If we are to really express our gratitude to those who serve and honor the memory of those who have fallen we must use the democratic freedoms they swore to protect. We should deliberately, consistently and publicly question the rhetoric and agendas of a government which has poured out the blood of its people only to later render their sacrifices meaningless.
The revered Latin American writer Eduardo Galeano wrote these words a few months after the events he alludes to: On May 10, 2013, 30 years after the crimes were committed, former dictator General Efraín Ríos Montt was convicted of genocide and crimes against humanity against the Maya Ixil population and sentenced to 80 years is prison.
Foreign policy should reflect international realities, which change over time. The Republic of Korea was vulnerable to renewed North Korean aggression at the conclusion of the Korean War in 1953. Today, Seoul could do whatever was necessary to deter and defeat the Democratic People's Republic of Korea. There's no need for America to defend that which could be defended otherwise.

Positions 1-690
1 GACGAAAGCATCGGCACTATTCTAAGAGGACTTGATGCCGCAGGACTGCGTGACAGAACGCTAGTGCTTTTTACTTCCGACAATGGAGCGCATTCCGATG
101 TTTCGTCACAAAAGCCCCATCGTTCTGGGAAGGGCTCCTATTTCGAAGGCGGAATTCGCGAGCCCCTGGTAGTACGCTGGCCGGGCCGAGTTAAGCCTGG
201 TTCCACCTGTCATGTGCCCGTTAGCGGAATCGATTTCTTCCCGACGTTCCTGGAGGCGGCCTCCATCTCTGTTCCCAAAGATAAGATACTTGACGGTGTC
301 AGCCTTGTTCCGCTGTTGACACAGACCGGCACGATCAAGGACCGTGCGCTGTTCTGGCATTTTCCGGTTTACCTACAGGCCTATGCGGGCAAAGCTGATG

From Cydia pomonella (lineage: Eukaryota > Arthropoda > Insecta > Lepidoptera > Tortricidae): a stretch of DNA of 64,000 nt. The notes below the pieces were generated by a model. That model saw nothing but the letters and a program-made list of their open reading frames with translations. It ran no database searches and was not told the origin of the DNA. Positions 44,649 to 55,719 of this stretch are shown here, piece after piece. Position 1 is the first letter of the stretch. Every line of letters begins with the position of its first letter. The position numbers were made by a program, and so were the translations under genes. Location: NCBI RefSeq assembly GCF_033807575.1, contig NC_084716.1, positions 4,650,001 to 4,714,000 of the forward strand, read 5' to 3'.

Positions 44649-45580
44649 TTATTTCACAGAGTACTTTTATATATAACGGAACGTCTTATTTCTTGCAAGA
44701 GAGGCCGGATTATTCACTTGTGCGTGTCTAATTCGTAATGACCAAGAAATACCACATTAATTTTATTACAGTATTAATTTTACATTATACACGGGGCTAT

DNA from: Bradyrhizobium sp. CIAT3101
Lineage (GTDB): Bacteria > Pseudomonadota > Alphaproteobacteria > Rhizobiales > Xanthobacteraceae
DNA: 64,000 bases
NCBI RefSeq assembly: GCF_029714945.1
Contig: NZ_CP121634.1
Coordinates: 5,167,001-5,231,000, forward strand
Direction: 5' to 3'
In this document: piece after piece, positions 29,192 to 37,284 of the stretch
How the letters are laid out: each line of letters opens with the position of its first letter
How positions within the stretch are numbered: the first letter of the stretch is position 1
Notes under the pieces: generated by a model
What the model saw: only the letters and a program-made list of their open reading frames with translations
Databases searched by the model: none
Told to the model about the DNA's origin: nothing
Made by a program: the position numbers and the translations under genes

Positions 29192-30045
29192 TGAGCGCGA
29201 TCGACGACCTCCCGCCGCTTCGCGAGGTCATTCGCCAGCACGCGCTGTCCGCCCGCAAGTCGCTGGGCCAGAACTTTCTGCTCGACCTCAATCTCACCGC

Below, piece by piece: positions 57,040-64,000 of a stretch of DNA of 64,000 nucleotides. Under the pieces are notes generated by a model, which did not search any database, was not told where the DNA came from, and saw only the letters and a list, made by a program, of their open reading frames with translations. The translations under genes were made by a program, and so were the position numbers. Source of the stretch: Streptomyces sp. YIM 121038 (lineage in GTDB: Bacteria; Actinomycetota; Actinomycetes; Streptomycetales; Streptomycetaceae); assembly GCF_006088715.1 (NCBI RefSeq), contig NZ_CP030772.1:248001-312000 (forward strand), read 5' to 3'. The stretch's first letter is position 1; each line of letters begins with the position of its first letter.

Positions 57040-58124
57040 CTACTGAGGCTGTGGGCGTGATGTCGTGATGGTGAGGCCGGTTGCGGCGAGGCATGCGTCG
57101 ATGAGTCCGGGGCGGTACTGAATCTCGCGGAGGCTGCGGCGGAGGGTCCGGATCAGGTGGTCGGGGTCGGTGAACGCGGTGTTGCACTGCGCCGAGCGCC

This week marks the 30th anniversary of the Chernobyl nuclear catastrophe. More than an accident, it was the beginning of the meltdown of the Soviet Union and defrosting of the Cold War. Mikhail Gorbachev has written that Chernobyl "was an historic turning point" and "perhaps the real cause of the collapse of the Soviet Union five years later." The secretive, cover-up culture of the Soviet state, he recalls, kept timely information from getting to the top so a quick response could be formulated. "The Chernobyl disaster, more than anything else," says Gorbachev, "opened the possibility of much greater freedom of expression, to the point that the system as we knew it could no longer continue. It made absolutely clear how important it was to continue the policy of glasnost."(continued)
I remember, it was 6:00 am and I got a telephone call. It was a bright, shiny day in June. "Bill, somebody here would like to talk to you." Sharansky came on the phone, "Hello Mr. Woessner. I want to thank you. I want to thank the American people. I want to thank the American President. Thank you very much."
BEIJING -- There are two competing agendas in the relationship: cooperation and friction. If the cooperation agenda fails to move forward, the friction agenda may take over. Given the importance of China-U.S. relations to world peace and development, this scenario would be bad not only for our two countries, but also for the whole world.